70th Day Of Lockdown

Maharashtra70013301082362 Tamil Nadu2349513170187 Delhi208348746523 Gujarat17217107801063 Rajasthan91006213199 Uttar Pradesh83615030222 Madhya Pradesh82835003358 West Bengal57722306325 Bihar3945174123 Andhra Pradesh3676237464 Karnataka3408132852 Telangana2792149188 Jammu and Kashmir260194631 Haryana2356105521 Punjab2301200044 Odisha210412459 Assam14862854 Kerala132760811 Uttarakhand9592225 Jharkhand6612965 Chhatisgarh5481211 Tripura4231730 Himachal Pradesh3401186 Chandigarh2972144 Manipur83110 Puducherry79250 Goa73500 Nagaland4300 Meghalaya28121 Arunachal Pradesh2010 Mizoram110 Sikkim100
Science 21 Sep 2016 ISRO’s multi-o ...

ISRO’s multi-orbit launch on anvil

DECCAN CHRONICLE. | PATHRI RAJASEKHAR
Published Sep 21, 2016, 7:53 am IST
Updated Sep 21, 2016, 7:53 am IST
ISRO is gearing up for its first-ever attempt to place satellites in different orbits from a single rocket launch next week.
Isro will be attempting the feat when it launches the workhorse Polar Satellite Launch Vehicle-C35 from the Satish Dhawan Space Centre, at Shar, Sriharikota at 9.12 am on September 26. (Representational image)
 Isro will be attempting the feat when it launches the workhorse Polar Satellite Launch Vehicle-C35 from the Satish Dhawan Space Centre, at Shar, Sriharikota at 9.12 am on September 26. (Representational image)

Nellore: The Indian Space Research Organisation is gearing up for its first-ever attempt to place satellites in different orbits from a single rocket launch next week. Isro will be attempting the feat when it launches the workhorse Polar Satellite Launch Vehicle-C35 from the Satish Dhawan Space Centre, at Shar, Sriharikota at 9.12 am on September 26.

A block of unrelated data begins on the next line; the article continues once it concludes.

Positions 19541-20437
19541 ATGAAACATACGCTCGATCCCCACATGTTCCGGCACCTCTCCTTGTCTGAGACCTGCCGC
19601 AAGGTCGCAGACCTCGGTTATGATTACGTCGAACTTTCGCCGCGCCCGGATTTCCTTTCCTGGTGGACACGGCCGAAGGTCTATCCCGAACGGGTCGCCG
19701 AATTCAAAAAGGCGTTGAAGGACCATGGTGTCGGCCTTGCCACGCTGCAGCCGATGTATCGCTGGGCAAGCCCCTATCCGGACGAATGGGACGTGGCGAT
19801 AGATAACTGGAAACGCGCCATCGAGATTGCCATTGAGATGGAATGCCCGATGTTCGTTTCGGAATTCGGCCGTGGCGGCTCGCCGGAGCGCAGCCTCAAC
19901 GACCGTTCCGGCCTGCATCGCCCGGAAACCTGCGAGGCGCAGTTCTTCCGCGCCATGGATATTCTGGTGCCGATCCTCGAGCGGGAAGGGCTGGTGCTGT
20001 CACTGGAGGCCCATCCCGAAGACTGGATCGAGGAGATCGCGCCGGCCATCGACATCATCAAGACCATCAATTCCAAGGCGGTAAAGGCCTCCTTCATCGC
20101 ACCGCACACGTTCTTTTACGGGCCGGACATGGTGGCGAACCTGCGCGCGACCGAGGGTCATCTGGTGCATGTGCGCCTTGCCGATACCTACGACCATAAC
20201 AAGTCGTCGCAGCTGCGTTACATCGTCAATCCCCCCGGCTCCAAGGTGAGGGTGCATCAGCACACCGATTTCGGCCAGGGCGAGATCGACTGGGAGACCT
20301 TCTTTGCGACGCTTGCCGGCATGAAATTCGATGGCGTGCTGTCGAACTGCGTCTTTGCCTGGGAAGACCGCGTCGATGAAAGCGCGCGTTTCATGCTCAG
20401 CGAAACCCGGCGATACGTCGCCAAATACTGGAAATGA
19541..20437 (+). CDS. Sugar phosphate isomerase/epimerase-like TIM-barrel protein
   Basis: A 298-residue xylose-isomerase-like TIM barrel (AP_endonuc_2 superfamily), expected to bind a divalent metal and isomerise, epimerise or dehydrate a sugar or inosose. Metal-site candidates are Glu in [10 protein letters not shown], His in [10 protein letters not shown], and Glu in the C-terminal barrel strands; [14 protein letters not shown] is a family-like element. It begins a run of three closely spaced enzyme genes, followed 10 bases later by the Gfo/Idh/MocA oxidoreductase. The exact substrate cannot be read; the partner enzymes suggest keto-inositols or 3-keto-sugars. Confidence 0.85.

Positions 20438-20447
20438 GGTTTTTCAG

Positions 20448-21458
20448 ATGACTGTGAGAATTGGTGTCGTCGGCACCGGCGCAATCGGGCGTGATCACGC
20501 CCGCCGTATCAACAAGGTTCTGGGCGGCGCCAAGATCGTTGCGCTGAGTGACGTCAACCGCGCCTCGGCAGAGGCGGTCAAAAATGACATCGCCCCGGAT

The rocket will first place the 370-kg ScatSat-1, a weather satellite to watch for cyclones, in orbit 720 km above the earth. About an hour and 20 minutes later, it will inject seven smaller satellites into an orbit 670 km above the earth. Among the seven are two satellites, one of them from IIT-B, and five belonging to international customers including the US.

 

To achieve this, the fourth stage of the rocket will be ignited twice. The maximum time Isro has taken for any launch is about 20 minutes after launch. Monday’s mission will last 2 hours and 15 minutes. Satish Dhawan Space Centre director P. Kunhi Krishnan said the ScatSat-1 will be separated within 17 minutes of launch, after the fourth stage is shut off. The stage will be ignited briefly after 1 hour and 22 minutes and stopped. It will be started again about 40 minutes later, and the last satellite will be placed in orbit about 2 hours and 15 minutes after launch.

“We have demonstrated the fourth stage engine restart capability. The fourth stage was restarted once in case of PSLV C-29 and twice with respect to PSLV-C34” Mr Kunhi Krishnan told this newspaper.

Click on Deccan Chronicle Technology and Science for the latest news and reviews. Follow us on Facebook, Twitter

...




ADVERTISEMENT
ADVERTISEMENT
ADVERTISEMENT
ADVERTISEMENT
ADVERTISEMENT